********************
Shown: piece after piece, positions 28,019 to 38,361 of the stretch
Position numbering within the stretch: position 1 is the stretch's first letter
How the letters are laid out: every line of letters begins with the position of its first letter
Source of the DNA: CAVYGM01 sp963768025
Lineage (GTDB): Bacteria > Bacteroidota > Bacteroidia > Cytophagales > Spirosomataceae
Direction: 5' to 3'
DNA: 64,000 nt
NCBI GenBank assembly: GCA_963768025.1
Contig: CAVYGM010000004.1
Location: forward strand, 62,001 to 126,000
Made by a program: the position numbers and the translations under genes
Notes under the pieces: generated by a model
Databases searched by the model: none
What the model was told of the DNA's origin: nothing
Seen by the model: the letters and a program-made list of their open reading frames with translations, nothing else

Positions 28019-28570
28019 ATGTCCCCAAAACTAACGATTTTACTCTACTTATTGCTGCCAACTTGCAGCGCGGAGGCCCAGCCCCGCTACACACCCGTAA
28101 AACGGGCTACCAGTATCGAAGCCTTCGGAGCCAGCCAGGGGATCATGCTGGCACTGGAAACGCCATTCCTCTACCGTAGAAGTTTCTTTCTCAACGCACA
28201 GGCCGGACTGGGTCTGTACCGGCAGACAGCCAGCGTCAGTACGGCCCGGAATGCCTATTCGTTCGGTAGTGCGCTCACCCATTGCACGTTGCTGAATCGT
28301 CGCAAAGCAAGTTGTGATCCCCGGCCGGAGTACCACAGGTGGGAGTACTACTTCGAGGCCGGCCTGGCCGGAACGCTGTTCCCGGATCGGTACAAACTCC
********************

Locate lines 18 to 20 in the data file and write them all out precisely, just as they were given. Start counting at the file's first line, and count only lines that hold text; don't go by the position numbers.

28101 AACGGGCTACCAGTATCGAAGCCTTCGGAGCCAGCCAGGGGATCATGCTGGCACTGGAAACGCCATTCCTCTACCGTAGAAGTTTCTTTCTCAACGCACA
28201 GGCCGGACTGGGTCTGTACCGGCAGACAGCCAGCGTCAGTACGGCCCGGAATGCCTATTCGTTCGGTAGTGCGCTCACCCATTGCACGTTGCTGAATCGT
28301 CGCAAAGCAAGTTGTGATCCCCGGCCGGAGTACCACAGGTGGGAGTACTACTTCGAGGCCGGCCTGGCCGGAACGCTGTTCCCGGATCGGTACAAACTCC